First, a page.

The fractions were very fast on a very fast surface at Churchill Downs. They were moderate at Pimlico on a surface that was not especially fast. The result was the same.
It really looked like Bodemeister's race. The colt controlled the pace and it really looked like he had control of the race. I'll Have Another's owner Paul Reddam and trainer Doug O'Neill were wondering why jockey Mario Gutierrez was waiting so long to go.
The jockey, a complete unknown at the top levels of the sport, obviously knows something. Bodemeister led by 3 lengths at the eighth pole, just 220 yards from the finish line. One stride at a time, I'll Have Another cut into the lead. Would the wire come before I'll Have Another finally caught up?
"It wasn't until about 20 yards from the wire that I thought he was going to win," Reddam said.
Get there he did. The colt was 43-1 when he won the Robert Lewis on Feb. 4, 4-1 when he won the Santa Anita Derby, 15-1 when he won the Kentucky Derby and the 3-1 second-choice in the Preakness. He has never been favored in any of his seven races. That figures to change in the June 9 Belmont Stakes.
I'll Have Another ran the Preakness distance in 1:55.94, terrific time over a track that was not yielding fast times. Bodemeister, favored at 8-5, actually ran back to his dominating Arkansas Derby win. And I'll Have Another ran him down anyway.
"I just can't put it into words," said O'Neill who won the Preakness with his first starter in the race. "It's just incredible."
I'll Have Another went from a horse that benefitted from a dream trip in the Derby to an entirely different level in the Preakness. Bodemeister had everything his way and I'll Have Another caught him again.
"I wasn't sure we would get there, but I knew I had a horse with a lot of fight and a lot of heart," Reddam said.
I'll Have Another is now 4-for-4 in 2012. If he gets to 5-for-5, the horse that was purchased for $11,000 as a yearling and then purchased for $35,000 as a 2-year-old by Reddam, will be the first Triple Crown winner since Affirmed in 1978.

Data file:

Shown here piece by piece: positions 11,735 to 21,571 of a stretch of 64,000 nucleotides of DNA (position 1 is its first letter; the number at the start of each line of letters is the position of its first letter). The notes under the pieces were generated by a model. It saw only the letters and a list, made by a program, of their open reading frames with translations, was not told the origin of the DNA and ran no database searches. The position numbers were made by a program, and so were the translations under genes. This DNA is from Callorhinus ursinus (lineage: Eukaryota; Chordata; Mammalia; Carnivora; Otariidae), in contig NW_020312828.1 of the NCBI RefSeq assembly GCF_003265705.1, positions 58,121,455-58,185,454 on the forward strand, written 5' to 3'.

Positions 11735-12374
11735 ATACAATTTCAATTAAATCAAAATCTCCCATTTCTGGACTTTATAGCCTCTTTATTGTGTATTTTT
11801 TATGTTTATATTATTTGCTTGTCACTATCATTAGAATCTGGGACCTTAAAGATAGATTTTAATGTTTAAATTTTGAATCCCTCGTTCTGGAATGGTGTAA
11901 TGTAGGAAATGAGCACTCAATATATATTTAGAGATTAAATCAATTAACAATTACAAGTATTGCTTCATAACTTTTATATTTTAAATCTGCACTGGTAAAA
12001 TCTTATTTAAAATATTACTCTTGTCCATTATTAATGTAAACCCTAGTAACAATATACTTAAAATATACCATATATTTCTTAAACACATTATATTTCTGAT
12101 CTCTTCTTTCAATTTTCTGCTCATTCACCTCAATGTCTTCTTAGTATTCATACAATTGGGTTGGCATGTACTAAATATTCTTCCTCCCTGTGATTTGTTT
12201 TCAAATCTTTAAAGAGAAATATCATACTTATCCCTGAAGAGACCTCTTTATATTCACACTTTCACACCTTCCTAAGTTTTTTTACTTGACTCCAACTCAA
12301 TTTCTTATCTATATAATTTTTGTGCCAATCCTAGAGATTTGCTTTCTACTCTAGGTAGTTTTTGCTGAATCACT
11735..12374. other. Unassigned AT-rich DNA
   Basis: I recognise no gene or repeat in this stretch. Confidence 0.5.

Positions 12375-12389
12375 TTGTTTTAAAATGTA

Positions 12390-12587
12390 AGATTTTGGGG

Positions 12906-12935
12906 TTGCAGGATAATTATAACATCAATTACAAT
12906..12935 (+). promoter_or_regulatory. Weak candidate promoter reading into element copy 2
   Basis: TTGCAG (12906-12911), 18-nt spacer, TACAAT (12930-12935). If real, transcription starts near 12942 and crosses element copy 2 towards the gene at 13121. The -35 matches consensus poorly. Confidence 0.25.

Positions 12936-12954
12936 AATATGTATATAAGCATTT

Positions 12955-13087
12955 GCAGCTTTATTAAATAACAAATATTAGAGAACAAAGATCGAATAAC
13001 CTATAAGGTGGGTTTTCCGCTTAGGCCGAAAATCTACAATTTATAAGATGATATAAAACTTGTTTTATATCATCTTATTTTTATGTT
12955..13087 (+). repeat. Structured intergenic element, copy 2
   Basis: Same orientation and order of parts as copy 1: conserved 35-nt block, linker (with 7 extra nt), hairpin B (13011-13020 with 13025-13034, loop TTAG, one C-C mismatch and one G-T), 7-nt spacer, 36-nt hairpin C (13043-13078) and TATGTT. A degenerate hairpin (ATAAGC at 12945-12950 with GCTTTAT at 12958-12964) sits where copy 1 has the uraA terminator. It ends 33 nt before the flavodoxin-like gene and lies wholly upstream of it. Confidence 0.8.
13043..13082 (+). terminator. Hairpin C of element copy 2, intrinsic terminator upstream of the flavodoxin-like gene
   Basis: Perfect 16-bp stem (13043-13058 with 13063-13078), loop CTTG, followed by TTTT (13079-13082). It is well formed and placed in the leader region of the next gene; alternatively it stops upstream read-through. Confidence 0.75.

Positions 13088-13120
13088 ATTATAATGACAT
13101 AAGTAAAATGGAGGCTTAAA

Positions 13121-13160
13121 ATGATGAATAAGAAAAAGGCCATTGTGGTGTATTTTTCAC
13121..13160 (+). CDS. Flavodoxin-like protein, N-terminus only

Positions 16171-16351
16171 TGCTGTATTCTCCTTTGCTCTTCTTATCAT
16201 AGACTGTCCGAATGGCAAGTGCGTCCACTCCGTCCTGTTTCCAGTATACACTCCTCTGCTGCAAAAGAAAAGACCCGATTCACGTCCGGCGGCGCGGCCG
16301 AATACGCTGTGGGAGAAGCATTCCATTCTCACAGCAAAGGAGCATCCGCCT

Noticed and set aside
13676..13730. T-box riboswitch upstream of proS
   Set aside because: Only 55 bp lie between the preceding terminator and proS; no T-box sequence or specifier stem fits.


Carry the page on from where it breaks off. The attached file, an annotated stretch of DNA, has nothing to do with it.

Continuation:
Nobody enjoyed the last two weeks more than O'Neill.
"I'm surrounded by so many fun people who have fun with everything," O'Neill said.
The next three weeks will no doubt include some fun, but will be even more intense.
"There's a good chance I might change my phone number," O'Neill suggested.
There will be fresh horses waiting for I'll Have Another in New York, including Dullahan (third in the Derby) and Pennsylvania's Union Rags, seventh in the Derby after a trip from racing hell.
Bodemeister could not beat I'll Have Another at a mile and quarter or a mile and three sixteenths. It is likely the fast colt will await a race like the Haskell Invitational in a few months at Monmouth Park. So, if I'll Have Another is not going to get that Triple Crown, it likely will be up to Dullahan or Union Rags.
There was a record crowd of 121,309 at Pimlico Saturday. There will be a giant crowd at Belmont Park to see if any of these 3-year-olds can beat I'll Have Another.
What Reddam has is a horse getting better with each race and a rider who seems immune to the pressure.
"He's an amazing horse and I'm just happy to be riding him," Gutierrez said.
The rider has done nothing wrong. Neither has the horse.
"He showed that he's the real deal," Reddam said. "The other horse was not stopping."
With that effort, Bodemeister would have won the Preakness many years. Just not this year.
"I felt really good about where he was," Bodemeister's trainer Bob Baffert said. "The fractions were more reasonable. I thought we had it."
Then, he got caught by the same horse that caught him 14 days before in Kentucky.
I'll Have Another was the first horse since Big Brown in 2008 to win two Triple Crown races in the same year. The last three years had, with the exception of Rachel Alexandra's 2009 Preakness, really been a succession of mediocre performances won by mostly forgettable horses. I'll Have Another is not that. This is a very tough horse with serious talent.
That $35,000 has now turned into earnings of $2,693,600 with the $600,000 first prize from the Preakness.
Now, rider, trainer and owner get ready for another new experience - New York. Louisville and Baltimore certainly were no problem.
"It seems like he has been riding this racetrack all his life," O'Neill said of his rider. "I was saying 'go go go.' He was patient."
And, then at just the right moment, Gutierrez asked his horse for everything he had. I'll Have Another gave it to him and fairly flew home, the horses behind him disappearing, the only horse ahead of him getting closer and closer, until horse and rider arrived at the wire at precisely the right moment.
Contact Dick Jerardi at firstname.lastname@example.org.